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Blog: "Canada’s new Infrastructure Frontier" at the CCPPP P3 conference

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by DCN News Services

Canadian Infrastructure Bank inaugural chair Janice Fukakusa delivered the keynote address at the "Canada's new Infrastructure Frontier" session at the Canadian Council of Public Private Partnerships 25th annual P3 conference on November 7 in Toronto.
Blog: "Canada’s new Infrastructure Frontier" at the CCPPP P3 conference

Fukakusa began by saying as a former banker she understood collaboration given the need during the financial crisis between government and private industry. She also addressed the Canadian infrastructure gap, and said municipalities, provincial and the federal government have all contributed to fix infrastructure, but can't do it alone.

"There's an opportunity to go further with investors, government and others to make projects happen that couldn't be done alone," she said.

The CIB will complement existing models such as P3 and public funding and will not compete with existing funding. She also stressed that the bank will be a crown corporation operating at arm's length from the government.

"We at the bank have independence to act as counter parties to private investors and to do due diligence," Fukakusa said, and said they are fortunate to draw on a skilled group of senior leaders bringing experience from across the country and globally.

The CIB will invest "in whatever form is proper for a given project," she added.

The government will approve the CIB's corporate plan and its annual budget, as is standard with any crown corporation.

The bank's priorities are t make and manage investments in infrastructure that is in the public interest, provide expert advice on revenue-generating infrastructure, and to collect and share Canadian infrastructure data to spread expertise.

The CIB will invest $35 billion over the next 11 years for projects in the public interest, and will implement user pricing of infrastructure. The bank aims to attract the private sector to projects they would normally find challenging, she said. Investments must be in the public interest, and so they will reflect the priorities of the federal and other levels of government.

Being involved with the CIB, Fukakusa said, "is a rare chance to shape the future of Canada."

A panel also convened after Fukakusa's keynote, comprised of moderator Glen Campbell, the assistant deputy minister of the Canada Infrastructure Bank transition office. The other panelists were Nick Hann, the senior managing director of Macquarie Capital Markets and a director of the CCPPP, Jane Bird, the senior business advisor to Bennett Jones LLP, David Moore, a partner at Dentons LLP, Jordan Eizenga, a partner with Deloitte, and Eric Belman, a partner covering US infrastructure with QIC.

Bird said it is important and impressive that the Canadian government is saying it is now important to take the experience of the last 25 years to move to a more sophisticated financial structure. It is also, she said, a way to "bring Canadian money home." The bank would be well positioned to assist in that, she said. There is also a gap in expertise and capacity that is in the P3 community and within the bank and that can now be addressed.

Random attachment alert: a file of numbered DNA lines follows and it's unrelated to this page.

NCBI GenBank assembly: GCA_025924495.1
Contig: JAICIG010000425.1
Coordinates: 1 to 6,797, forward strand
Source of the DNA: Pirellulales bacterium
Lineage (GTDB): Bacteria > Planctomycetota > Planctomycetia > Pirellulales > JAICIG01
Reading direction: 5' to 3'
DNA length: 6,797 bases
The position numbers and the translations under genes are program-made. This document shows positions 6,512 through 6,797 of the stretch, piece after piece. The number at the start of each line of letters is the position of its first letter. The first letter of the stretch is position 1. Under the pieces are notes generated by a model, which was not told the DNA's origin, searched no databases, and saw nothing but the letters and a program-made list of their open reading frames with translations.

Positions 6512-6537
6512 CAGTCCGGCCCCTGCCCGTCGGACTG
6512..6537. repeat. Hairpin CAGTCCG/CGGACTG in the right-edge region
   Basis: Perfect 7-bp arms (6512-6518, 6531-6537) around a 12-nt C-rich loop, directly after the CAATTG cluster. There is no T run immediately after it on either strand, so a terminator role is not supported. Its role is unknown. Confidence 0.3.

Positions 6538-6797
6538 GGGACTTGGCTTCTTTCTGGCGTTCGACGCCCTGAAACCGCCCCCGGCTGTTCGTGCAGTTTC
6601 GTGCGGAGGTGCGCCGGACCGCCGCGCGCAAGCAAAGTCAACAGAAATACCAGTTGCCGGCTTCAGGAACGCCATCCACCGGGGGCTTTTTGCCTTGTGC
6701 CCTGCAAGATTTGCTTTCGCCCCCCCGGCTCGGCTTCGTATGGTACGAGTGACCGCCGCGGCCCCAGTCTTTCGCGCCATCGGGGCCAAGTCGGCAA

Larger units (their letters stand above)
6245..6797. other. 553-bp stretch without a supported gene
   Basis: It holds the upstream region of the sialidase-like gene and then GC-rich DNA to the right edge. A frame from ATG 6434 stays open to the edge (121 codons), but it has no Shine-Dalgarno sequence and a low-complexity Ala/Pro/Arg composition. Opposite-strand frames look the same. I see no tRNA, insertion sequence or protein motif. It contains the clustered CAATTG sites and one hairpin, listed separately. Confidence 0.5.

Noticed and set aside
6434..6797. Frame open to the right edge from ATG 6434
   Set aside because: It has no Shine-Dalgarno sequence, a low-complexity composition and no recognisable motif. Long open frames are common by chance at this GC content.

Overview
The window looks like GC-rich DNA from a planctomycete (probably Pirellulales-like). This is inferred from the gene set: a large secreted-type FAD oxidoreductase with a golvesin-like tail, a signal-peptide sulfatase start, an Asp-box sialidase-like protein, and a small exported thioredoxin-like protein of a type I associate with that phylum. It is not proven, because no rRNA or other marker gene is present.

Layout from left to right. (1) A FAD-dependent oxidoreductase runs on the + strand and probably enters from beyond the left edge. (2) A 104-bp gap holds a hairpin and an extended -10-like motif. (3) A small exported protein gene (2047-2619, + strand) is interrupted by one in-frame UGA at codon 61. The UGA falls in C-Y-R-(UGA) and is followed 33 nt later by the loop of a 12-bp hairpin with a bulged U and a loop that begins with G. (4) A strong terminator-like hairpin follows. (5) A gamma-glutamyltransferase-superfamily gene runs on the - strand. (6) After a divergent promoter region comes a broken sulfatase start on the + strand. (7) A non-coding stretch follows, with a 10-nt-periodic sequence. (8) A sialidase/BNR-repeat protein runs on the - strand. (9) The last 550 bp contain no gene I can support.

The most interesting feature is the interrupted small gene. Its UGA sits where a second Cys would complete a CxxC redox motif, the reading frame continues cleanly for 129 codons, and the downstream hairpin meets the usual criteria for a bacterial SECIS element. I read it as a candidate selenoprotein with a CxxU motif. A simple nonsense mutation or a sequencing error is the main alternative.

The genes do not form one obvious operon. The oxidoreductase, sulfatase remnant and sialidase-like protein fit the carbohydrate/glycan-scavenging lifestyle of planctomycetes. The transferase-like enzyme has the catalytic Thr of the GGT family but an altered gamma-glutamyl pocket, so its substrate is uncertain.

"But the bank is just another arrow in the quiver," Bird said. "It's an opportunity to up our game."

Moore said in Europe they've had a variety of projects that have been financed by the private sector, to varying bits of success. High Speed 1, the train going from London to Paris, was a PPP project on the British side. At the same time there was an upswing in low-cost flights, which meant less interest in the London-Paris route. It was saved and restructured, and Eurostar takes the revenue risk, but it gains access to the track by paying track access charges to High Speed 1. That means a lower level of risk for High Speed 1, and the access fees are regulated. This gives the banks and others "considerable comfort" that the line will keep running.

Another project, Moore said is the Tyne Tunnel project in the northeast of England. It was previously a tolled tunnel and a bottleneck for traffic. A P3 model was used to change it to a dual carriageway, Moore said. The advantage was that as a modification to an existing project it was easier to explain the necessity of the modifications.

Hann said the UK P3 model was highly regulated, while the Australian infrastructure market grew up more form the private sector. There were huge successes with this model and also dramatic failures. He Canadian P3 market is now coming into its own, and it's "time for it to grow up a little bit," Hann said.

Some of the deals Hann has worked on, he said, didn't work because of timing problems, and there were sometimes counter-party problems.

"You need someone sophisticated and credit-worthy to work with, and you need someone disciplined to provide the structure," Hann said.

Eizenga said principally in the United States there have been a number of toll roads which went into distress, all "because of their own eccentricities," but what they all had in common is that they got their forecasts wrong. The benefit of hindsight for the CIB is to consider the examples of those US projects to avoid their pitfalls.

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